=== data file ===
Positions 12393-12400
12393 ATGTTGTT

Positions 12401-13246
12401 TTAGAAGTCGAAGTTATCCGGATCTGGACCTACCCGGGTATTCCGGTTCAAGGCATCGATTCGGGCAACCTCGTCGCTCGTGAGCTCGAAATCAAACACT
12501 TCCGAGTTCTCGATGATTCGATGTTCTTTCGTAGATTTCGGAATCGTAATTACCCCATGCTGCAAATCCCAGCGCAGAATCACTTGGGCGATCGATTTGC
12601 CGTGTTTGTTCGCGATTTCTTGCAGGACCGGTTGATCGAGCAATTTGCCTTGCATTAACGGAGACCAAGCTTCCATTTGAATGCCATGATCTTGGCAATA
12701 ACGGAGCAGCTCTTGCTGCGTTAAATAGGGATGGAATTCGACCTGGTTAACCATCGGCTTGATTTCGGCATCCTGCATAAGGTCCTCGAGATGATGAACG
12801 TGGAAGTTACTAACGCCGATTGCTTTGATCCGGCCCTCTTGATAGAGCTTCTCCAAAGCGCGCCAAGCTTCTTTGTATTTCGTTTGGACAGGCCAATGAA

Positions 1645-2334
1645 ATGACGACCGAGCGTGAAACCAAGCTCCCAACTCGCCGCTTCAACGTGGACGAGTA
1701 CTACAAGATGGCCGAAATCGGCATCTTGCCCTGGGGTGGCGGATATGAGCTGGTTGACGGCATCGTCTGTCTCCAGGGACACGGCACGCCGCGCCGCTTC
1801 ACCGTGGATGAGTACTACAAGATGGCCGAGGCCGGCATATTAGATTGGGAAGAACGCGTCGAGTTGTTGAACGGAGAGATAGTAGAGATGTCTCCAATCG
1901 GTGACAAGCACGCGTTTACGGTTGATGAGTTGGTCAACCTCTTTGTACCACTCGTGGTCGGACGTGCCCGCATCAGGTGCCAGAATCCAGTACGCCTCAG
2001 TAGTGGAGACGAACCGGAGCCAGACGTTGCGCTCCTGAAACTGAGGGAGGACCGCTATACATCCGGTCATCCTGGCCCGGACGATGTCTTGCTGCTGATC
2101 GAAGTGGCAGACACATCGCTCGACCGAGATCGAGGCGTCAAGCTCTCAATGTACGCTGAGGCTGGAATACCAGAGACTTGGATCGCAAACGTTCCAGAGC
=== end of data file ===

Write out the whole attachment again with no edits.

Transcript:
Positions 12393-12400
12393 ATGTTGTT

Positions 12401-13246
12401 TTAGAAGTCGAAGTTATCCGGATCTGGACCTACCCGGGTATTCCGGTTCAAGGCATCGATTCGGGCAACCTCGTCGCTCGTGAGCTCGAAATCAAACACT
12501 TCCGAGTTCTCGATGATTCGATGTTCTTTCGTAGATTTCGGAATCGTAATTACCCCATGCTGCAAATCCCAGCGCAGAATCACTTGGGCGATCGATTTGC
12601 CGTGTTTGTTCGCGATTTCTTGCAGGACCGGTTGATCGAGCAATTTGCCTTGCATTAACGGAGACCAAGCTTCCATTTGAATGCCATGATCTTGGCAATA
12701 ACGGAGCAGCTCTTGCTGCGTTAAATAGGGATGGAATTCGACCTGGTTAACCATCGGCTTGATTTCGGCATCCTGCATAAGGTCCTCGAGATGATGAACG
12801 TGGAAGTTACTAACGCCGATTGCTTTGATCCGGCCCTCTTGATAGAGCTTCTCCAAAGCGCGCCAAGCTTCTTTGTATTTCGTTTGGACAGGCCAATGAA

Positions 1645-2334
1645 ATGACGACCGAGCGTGAAACCAAGCTCCCAACTCGCCGCTTCAACGTGGACGAGTA
1701 CTACAAGATGGCCGAAATCGGCATCTTGCCCTGGGGTGGCGGATATGAGCTGGTTGACGGCATCGTCTGTCTCCAGGGACACGGCACGCCGCGCCGCTTC
1801 ACCGTGGATGAGTACTACAAGATGGCCGAGGCCGGCATATTAGATTGGGAAGAACGCGTCGAGTTGTTGAACGGAGAGATAGTAGAGATGTCTCCAATCG
1901 GTGACAAGCACGCGTTTACGGTTGATGAGTTGGTCAACCTCTTTGTACCACTCGTGGTCGGACGTGCCCGCATCAGGTGCCAGAATCCAGTACGCCTCAG
2001 TAGTGGAGACGAACCGGAGCCAGACGTTGCGCTCCTGAAACTGAGGGAGGACCGCTATACATCCGGTCATCCTGGCCCGGACGATGTCTTGCTGCTGATC
2101 GAAGTGGCAGACACATCGCTCGACCGAGATCGAGGCGTCAAGCTCTCAATGTACGCTGAGGCTGGAATACCAGAGACTTGGATCGCAAACGTTCCAGAGC